Last week I had the opportunity to spend 24 hours in Dallas, Texas - or at least the area directly adjacent to the airport. Fun fact: DFW airport has a larger land mass at 29 square miles than the entire island of Manhattan. Spend a day hopping in and out of Ubers and you’ll hear this several times, I learned.

Thursday evening, after a long and somewhat discouraging board meeting, I am sitting in the airport with a cup of coffee, staring blankly at my book, when I hear a bit of a commotion. I look up and see almost everyone on the concourse standing and facing the windows. I joined them, looking across the tarmac at what looks an awful lot like a medium-large jet airliner, completely engulfed in flames. It’s off in the distance, so it’s hard to see what’s going on, but the flames and smoke are clearly visible. A few minutes later, the fire appears to be extinguished and the smoke dissipates. Everyone goes back to what they were doing.

A few minutes after that, my zone is called. I mention to the gate agent, “Soooo…what’s up with the plane on fire?” He says “WHAT?! There’s a plane on fire?!” I pointed behind him to the still visible smoldering lump at the far end of the property. He waves me off, saying “Oh, THAT. That’s just the fire department doing their drills.”

Now, I am not particularly frightened of flying. But like lots of people, I often have a twinge of anxiety when getting on a plane. Mostly I just remind myself that statistically flying is a lot safer than driving. And usually it’s pretty easy to suspend any concerns.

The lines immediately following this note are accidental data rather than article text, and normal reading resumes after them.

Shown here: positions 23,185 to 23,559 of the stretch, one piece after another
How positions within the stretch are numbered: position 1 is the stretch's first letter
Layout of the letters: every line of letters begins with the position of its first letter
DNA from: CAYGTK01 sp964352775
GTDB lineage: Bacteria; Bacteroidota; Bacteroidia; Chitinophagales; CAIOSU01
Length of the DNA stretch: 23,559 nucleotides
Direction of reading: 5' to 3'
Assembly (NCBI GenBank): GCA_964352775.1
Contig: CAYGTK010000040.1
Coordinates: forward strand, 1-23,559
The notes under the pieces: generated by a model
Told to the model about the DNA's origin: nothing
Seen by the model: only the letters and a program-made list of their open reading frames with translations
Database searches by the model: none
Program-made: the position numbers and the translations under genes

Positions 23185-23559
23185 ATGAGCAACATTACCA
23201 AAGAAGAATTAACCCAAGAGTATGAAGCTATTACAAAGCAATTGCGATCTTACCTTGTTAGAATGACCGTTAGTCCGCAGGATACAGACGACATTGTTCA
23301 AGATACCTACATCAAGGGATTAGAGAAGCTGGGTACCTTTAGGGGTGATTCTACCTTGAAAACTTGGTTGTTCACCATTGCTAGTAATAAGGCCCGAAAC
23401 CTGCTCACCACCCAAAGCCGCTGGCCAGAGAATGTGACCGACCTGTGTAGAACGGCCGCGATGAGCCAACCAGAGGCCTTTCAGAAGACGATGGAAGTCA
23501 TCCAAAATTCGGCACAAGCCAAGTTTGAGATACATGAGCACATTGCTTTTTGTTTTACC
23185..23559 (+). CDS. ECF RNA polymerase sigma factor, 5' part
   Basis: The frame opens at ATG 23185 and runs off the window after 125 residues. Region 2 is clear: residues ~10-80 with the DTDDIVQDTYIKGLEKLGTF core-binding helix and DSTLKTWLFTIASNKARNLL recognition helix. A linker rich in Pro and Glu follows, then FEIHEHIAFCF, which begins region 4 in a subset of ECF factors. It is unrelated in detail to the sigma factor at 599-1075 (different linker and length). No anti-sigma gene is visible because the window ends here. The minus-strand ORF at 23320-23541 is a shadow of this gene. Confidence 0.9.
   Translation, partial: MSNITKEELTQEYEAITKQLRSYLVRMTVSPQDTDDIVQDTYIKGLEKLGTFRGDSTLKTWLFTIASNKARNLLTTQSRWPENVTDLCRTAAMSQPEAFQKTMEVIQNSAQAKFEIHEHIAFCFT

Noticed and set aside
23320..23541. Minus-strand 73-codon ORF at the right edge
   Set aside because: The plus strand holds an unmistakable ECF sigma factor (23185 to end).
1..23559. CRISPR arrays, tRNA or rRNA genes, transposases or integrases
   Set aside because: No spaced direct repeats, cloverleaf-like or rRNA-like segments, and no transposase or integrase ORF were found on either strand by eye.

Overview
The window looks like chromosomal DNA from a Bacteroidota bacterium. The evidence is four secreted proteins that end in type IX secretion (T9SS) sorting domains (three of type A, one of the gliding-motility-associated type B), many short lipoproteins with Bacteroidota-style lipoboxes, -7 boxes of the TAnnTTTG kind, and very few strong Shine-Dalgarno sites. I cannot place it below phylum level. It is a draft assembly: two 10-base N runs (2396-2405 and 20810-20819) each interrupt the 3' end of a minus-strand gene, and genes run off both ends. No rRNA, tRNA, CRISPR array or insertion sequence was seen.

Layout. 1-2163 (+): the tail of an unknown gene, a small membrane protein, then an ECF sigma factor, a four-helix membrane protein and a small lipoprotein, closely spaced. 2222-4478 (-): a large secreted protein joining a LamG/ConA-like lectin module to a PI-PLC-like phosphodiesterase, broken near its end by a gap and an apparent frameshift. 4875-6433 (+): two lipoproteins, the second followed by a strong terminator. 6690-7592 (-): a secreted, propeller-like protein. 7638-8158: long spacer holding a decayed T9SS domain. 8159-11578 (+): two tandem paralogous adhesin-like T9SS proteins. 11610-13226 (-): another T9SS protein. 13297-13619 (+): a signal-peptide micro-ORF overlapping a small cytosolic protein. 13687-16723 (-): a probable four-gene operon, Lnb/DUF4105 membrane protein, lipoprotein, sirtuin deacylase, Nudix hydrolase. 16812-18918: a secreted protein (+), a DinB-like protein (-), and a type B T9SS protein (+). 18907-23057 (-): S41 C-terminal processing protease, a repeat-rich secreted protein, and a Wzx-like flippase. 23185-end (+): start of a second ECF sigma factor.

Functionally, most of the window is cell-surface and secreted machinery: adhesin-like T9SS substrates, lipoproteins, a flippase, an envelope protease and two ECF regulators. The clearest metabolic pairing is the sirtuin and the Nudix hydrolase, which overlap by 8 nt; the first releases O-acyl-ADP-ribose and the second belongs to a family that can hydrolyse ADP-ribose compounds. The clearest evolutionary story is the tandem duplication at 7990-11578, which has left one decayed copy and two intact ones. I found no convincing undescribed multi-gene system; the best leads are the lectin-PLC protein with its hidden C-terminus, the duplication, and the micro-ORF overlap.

But usually there aren’t massive fires on the adjacent tarmac either. You would think that someone, somewhere, would have thought this through. Like, maybe at some point it would have come up in conversation, like “Hey, Jim - so I was thinking..maybe that whole ‘setting a plane on fire on the runway’ thing could upset some of our more sensitive passengers. What do you think?”

You wonder if it simply never occurred to anyone how this would look to the thousands of people in and around the airport at that time. Certainly, fire department training is good an important, but a bit of warning or communication would have calmed a lot of concerns.

I think we all need to constantly consider our work from the perspective of our clients. I imagine most of you have procedures in place, but now is a great time to review them and refresh yourself and your staff. You and your employees are going onto your clients’ properties; it pays to be respectful of their home and their space, simple stuff like not blocking their parking spots or access to their driveway. Little things like not smoking or spitting tobacco juice on their property, and more general things, like trying to have your employees smile and look happy to be there. And if you are working on large construction projects, always keep in the back of your mind that your clients are dealing with a lot of destruction and upheaval during the process, and they are operating on faith that you and your crew will make things beautiful. Having a plan for communicating with them throughout the process, along with a standard of job site cleanup every day will go a long way toward making them feel like you have their best interest in mind.